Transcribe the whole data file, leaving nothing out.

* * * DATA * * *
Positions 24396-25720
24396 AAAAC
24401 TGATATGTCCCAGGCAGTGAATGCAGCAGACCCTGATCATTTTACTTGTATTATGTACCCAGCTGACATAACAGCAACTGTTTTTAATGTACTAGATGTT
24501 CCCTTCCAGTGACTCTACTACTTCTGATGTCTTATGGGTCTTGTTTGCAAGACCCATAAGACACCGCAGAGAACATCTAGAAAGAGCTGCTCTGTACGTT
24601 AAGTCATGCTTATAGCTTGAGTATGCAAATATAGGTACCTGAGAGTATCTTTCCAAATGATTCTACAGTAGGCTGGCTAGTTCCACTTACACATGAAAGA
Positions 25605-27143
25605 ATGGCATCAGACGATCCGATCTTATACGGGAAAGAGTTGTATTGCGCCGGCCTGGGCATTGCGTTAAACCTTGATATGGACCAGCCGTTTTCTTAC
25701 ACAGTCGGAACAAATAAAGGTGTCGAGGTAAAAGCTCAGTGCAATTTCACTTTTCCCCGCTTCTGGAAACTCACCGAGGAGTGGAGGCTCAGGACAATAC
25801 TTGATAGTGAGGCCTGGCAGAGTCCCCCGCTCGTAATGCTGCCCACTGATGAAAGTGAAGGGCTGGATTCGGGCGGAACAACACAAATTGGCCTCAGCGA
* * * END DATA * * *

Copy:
Positions 24396-25720
24396 AAAAC
24401 TGATATGTCCCAGGCAGTGAATGCAGCAGACCCTGATCATTTTACTTGTATTATGTACCCAGCTGACATAACAGCAACTGTTTTTAATGTACTAGATGTT
24501 CCCTTCCAGTGACTCTACTACTTCTGATGTCTTATGGGTCTTGTTTGCAAGACCCATAAGACACCGCAGAGAACATCTAGAAAGAGCTGCTCTGTACGTT
24601 AAGTCATGCTTATAGCTTGAGTATGCAAATATAGGTACCTGAGAGTATCTTTCCAAATGATTCTACAGTAGGCTGGCTAGTTCCACTTACACATGAAAGA
Positions 25605-27143
25605 ATGGCATCAGACGATCCGATCTTATACGGGAAAGAGTTGTATTGCGCCGGCCTGGGCATTGCGTTAAACCTTGATATGGACCAGCCGTTTTCTTAC
25701 ACAGTCGGAACAAATAAAGGTGTCGAGGTAAAAGCTCAGTGCAATTTCACTTTTCCCCGCTTCTGGAAACTCACCGAGGAGTGGAGGCTCAGGACAATAC
25801 TTGATAGTGAGGCCTGGCAGAGTCCCCCGCTCGTAATGCTGCCCACTGATGAAAGTGAAGGGCTGGATTCGGGCGGAACAACACAAATTGGCCTCAGCGA